Bill Clinton made a speech. Prince rehearsed his sell-out concert. Madonna, the ultimate material girl, made an appeal.
The result was the most successful charity dinner in British history with £28 million raised in barely four hours at Marlborough House in Pall Mall, London.
Guests paid up to £100,000 for a table of 10 while raffle tickets were a more modestly priced £1,000. Each.
Guests included Jemima Khan, Bob Geldof, Liz Hurley and Eddie Jordan, the motor racing chief.
The dinner was organised by Absolute Return for Kids, founded by Arpad “Arki” Busson, the multi-millionaire French financier.
At the dinner Mr Clinton, the former US president, announced a joint £8 million venture between his foundation and the charity to double the number of medical staff in Mozambique to help Aids victims. “The world is changing into one in which private giving and private individuals can change the world,” he said. “You can lead this new world.”
They took him at his word. The most expensive lot, a safari in the Great Rift Valley of Kenya, fetched £480,000. A similar price was paid for a day on location with Daniel Craig, the James Bond actor.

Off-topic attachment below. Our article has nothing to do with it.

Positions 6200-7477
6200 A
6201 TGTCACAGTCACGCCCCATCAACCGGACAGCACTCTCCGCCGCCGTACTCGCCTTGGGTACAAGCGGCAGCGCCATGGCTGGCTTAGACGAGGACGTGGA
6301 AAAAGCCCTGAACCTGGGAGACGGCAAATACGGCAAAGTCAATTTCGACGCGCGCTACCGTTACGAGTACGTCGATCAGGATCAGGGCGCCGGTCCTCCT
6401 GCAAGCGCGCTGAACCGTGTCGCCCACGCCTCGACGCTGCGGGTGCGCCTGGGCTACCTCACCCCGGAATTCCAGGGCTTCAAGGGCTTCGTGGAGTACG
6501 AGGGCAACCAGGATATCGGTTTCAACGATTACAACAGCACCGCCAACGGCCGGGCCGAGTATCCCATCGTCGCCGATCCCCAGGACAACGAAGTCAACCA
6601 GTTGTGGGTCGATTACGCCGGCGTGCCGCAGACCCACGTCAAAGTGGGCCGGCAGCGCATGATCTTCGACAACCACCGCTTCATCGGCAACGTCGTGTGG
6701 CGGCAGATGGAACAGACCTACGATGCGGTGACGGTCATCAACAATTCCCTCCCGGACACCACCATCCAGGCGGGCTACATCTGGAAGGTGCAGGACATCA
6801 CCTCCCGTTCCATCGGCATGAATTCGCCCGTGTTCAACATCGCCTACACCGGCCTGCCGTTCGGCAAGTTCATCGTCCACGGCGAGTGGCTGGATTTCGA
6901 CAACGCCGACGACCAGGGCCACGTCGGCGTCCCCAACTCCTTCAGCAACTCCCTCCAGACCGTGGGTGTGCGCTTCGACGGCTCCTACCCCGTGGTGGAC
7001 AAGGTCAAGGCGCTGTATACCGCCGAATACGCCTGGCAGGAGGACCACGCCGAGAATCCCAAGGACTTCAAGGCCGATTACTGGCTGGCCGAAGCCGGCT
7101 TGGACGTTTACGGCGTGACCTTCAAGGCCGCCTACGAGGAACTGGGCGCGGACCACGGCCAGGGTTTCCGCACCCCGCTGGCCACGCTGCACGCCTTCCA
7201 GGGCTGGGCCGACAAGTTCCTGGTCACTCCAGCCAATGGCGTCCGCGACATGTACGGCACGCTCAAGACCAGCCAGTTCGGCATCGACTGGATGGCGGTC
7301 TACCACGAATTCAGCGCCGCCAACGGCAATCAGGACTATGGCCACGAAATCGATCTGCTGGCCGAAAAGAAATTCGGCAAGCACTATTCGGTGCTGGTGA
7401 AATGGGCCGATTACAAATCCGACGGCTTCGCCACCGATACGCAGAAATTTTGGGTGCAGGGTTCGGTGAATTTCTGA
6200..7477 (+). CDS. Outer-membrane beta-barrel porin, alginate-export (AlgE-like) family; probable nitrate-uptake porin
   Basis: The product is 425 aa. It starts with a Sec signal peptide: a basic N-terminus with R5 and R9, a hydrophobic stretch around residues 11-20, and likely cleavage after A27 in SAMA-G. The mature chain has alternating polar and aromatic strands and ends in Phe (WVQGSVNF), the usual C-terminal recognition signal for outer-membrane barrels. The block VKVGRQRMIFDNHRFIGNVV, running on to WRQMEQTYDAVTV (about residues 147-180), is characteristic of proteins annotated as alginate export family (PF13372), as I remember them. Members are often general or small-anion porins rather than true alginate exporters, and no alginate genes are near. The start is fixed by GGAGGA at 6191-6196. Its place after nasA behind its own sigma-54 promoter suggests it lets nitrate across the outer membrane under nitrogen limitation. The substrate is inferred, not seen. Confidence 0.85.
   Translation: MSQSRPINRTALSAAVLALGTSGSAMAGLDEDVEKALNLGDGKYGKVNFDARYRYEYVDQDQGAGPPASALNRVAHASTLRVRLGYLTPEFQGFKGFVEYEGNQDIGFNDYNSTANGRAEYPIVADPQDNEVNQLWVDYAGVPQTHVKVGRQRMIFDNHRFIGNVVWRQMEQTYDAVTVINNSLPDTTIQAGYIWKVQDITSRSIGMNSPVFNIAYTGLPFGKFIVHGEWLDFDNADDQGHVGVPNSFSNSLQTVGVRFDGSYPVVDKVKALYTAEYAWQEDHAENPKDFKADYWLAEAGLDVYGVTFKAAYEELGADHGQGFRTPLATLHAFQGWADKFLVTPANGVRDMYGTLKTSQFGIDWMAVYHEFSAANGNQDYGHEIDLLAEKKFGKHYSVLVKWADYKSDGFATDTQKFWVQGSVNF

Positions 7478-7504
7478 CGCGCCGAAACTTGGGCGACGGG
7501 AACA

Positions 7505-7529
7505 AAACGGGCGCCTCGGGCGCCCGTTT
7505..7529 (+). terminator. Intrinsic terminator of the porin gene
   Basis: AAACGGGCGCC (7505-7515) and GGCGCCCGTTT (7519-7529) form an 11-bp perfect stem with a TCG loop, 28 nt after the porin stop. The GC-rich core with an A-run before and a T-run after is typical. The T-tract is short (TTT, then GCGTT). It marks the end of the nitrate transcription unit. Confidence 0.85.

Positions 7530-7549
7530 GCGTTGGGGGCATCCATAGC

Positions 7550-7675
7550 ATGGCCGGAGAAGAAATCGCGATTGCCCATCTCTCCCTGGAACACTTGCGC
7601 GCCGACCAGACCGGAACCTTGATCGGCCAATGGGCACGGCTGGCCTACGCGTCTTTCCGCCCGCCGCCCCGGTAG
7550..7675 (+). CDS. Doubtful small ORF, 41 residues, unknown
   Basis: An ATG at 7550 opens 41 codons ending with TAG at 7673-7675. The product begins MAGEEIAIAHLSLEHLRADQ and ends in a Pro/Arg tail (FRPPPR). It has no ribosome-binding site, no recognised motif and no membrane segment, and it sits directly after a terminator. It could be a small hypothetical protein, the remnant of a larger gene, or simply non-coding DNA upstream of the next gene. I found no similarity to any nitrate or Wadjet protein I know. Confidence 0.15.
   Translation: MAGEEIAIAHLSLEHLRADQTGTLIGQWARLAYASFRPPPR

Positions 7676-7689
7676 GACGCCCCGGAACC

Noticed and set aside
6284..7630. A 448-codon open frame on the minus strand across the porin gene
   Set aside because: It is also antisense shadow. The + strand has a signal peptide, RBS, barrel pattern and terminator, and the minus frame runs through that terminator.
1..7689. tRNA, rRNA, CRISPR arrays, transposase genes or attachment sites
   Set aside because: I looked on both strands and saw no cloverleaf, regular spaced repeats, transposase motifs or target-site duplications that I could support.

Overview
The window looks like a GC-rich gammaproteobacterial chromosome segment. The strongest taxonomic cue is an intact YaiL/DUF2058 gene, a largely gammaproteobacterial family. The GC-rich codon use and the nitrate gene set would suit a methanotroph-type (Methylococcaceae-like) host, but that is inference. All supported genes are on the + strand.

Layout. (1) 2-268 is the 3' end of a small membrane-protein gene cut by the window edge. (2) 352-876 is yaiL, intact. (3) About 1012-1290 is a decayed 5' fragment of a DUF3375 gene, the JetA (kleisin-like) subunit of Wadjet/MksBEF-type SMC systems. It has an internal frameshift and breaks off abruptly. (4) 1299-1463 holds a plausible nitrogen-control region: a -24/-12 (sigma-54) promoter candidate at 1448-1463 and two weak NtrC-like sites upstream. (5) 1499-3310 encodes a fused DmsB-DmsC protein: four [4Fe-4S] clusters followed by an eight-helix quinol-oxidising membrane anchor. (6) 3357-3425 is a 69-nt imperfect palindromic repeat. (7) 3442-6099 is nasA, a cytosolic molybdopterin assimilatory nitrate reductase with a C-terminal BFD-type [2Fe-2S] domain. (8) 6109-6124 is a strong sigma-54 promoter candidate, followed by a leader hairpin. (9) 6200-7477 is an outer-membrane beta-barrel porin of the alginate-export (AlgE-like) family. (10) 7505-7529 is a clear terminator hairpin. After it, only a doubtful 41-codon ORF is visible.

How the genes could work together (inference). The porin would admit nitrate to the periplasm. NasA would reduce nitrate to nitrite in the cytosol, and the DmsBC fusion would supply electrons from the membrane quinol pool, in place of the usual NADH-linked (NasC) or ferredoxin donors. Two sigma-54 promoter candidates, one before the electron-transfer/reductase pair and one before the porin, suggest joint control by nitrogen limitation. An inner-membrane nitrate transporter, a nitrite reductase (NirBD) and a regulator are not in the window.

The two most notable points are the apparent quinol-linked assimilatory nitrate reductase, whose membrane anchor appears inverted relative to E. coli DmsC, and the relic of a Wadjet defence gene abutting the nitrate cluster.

A ticket to next year’s Academy Awards ceremony in Hollywood, plus two Armani outfits and an invitation to Sir Elton John’s pre-Oscars party, went for £280,000.
The charity was given a head start with £8.3 million pledged in matched contributions from six hedge fund millionaires.
Each table also had the chance to win a limited-edition diamond necklace of six five-carat diamonds and a further 130 single-cut diamonds set in 18-carat white gold.
Guests dined on carpaccio and tartare of Kobe beef with foie gras and Sauternes terrine, followed by Cornish sea bass fillet with mint oil and lemongrass beurre blanc.
The charity’s projects have included helping with schooling for disadvantaged children in Britain.
The accolade of the most successful fund-raising dinner in history belongs to the Robin Hood hedge fund charity dinner in New York which last week raised $71million (£35.5 million).
source : telegraph.co.uk